Housing minister to bring in rule changes in ’next two months’ as up to 40 councils halt or delay plans

Housing minister Grant Shapps is to rush out guidance to reward councils for allowing development, amid growing evidence that planning changes are slowing development.

Up to 40 councils have taken action to halt schemes, change planned housing numbers or delay planning inquiries since the government wrote to them two weeks ago effectively telling them to ignore regional plans, according to the House Builders Association (HBA).

In addition, at least two large developments involving 1,500 homes have been turned down as a result of the policy change.
Shapps told housing industry leaders on Tuesday that he would issue guidance within the next two months. He said he was committed to raising the supply of new homes, and was looking to “use secondary legislation to introduce incentives to local authorities … within the next month or two”.

Shapps declined to detail how he planned to introduce the incentives, but it is understood officials may change the rules governing councils’ financial settlements. These would reward councils for allowing development to occur, and would take effect from April next year.

Eric Pickles, the communities secretary, wrote to all councils on 27 May saying he intended to “abolish regional strategies and return decision-making powers to councils” and that councils could consider the letter “in decisions they are currently taking”.

Labour’s targets for housebuilding, which were opposed by many shire authorities, were contained within the regional strategies.
Roger Humber, strategic adviser to the HBA, said the letter had left a “black hole” in policy. He said: “The fear we all expressed that these policies would result in a return to nimbyism is turning out to be true.”

A 1,200-home scheme called Hatchfield Farm near Newmarket was turned down last week by Forest Heath council, in part on the basis of Pickles’ letter.

A statement by Forest Heath said that “in view of this [Pickles’ letter] and in advance of our forthcoming review of housing figures, it would be inappropriate to approve this application.”

In addition, a 300-home scheme by Cala Homes in Moreton-in-Marsh, Gloucestershire, was turned down by Cotswold council after it decided to reduce its annual target from 345 homes to 300 on the basis of Pickles’ letter.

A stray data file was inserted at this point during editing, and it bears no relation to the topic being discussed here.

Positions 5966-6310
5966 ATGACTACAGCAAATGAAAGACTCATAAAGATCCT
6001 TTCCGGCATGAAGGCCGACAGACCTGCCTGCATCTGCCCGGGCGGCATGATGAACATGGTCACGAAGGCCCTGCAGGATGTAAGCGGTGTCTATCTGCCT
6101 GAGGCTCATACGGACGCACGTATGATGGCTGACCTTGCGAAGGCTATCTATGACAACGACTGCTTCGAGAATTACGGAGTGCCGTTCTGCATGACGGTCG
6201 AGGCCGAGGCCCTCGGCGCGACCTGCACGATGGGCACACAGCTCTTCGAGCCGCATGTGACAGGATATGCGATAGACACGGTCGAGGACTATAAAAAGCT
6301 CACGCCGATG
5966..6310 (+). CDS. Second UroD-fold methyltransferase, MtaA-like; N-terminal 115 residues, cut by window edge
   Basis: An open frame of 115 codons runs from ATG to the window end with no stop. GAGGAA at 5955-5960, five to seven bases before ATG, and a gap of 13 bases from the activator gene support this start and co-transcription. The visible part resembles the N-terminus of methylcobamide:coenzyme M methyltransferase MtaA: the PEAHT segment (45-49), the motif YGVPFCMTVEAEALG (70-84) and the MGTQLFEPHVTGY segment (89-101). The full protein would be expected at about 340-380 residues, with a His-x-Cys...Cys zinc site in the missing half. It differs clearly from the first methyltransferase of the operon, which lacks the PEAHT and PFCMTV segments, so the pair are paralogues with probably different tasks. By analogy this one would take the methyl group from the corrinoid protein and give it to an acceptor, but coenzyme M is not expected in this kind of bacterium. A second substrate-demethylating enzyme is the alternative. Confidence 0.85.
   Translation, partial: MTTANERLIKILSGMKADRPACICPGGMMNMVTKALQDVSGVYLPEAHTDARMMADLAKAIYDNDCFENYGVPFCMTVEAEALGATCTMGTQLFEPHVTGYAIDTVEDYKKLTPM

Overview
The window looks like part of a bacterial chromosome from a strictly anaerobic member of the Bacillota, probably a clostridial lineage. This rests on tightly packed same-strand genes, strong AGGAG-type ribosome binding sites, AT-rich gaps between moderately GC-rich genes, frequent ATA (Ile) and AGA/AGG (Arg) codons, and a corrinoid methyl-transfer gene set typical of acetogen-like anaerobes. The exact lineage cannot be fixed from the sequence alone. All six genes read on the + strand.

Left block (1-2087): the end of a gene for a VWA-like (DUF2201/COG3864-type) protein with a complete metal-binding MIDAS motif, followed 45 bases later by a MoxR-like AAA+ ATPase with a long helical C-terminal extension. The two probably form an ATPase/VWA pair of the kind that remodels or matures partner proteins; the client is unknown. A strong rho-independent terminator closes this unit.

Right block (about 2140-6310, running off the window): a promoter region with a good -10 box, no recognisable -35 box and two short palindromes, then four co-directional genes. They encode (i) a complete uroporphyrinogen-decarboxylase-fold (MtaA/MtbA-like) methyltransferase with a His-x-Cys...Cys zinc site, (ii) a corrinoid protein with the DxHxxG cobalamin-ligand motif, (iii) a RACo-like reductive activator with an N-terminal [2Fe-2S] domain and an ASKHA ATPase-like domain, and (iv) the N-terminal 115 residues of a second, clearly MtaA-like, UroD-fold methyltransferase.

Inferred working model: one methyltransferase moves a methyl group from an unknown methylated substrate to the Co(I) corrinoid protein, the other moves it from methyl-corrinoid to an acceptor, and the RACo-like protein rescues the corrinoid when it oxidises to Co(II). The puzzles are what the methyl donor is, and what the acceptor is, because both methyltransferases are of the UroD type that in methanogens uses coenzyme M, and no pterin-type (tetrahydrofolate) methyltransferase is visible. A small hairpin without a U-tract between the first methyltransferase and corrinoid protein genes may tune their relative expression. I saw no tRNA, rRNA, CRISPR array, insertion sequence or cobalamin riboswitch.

Roger Hepher, head of planning at Savills, said land deals were also falling through. “Things are freezing over. We need the full picture as soon as possible.”

Shapps said: “I recognise the anxiety in the industry, but I can absolutely assure you we’ll build more homes this way.”
Meanwhile, Greg Clark, the minister for decentralisation, has laid out plans to stop back gardens being developed by removing their classification as brownfield land, and abolishing housing density targets.

Ian Baker, group managing director for housebuilding at Galliford Try Homes, said: “This kind of development has been an important part of delivering housing in the South-east. It would be naive to think this ruling will lead to development on other brownfield land.

How councils have reacted

South Oxfordshire, West Oxfordshire, Surrey Heath, Vale of Whitehorse abandoned work on its core planning strategy

Bristol housing part of public examination of core strategy delayed

Castlepoint housing part of public examination of core strategy delayed

Bury St Edmunds public examination of core strategy delayed to reconsult

South Wiltshire public examination of core strategy delayed to reconsult

Forest Heath suspended work on local development documents

Cotswold cut annual housing target from 345 to 300

South Northants deferring all applications submitted on basis of unidentified five-year land supply

Source: Savills and HBA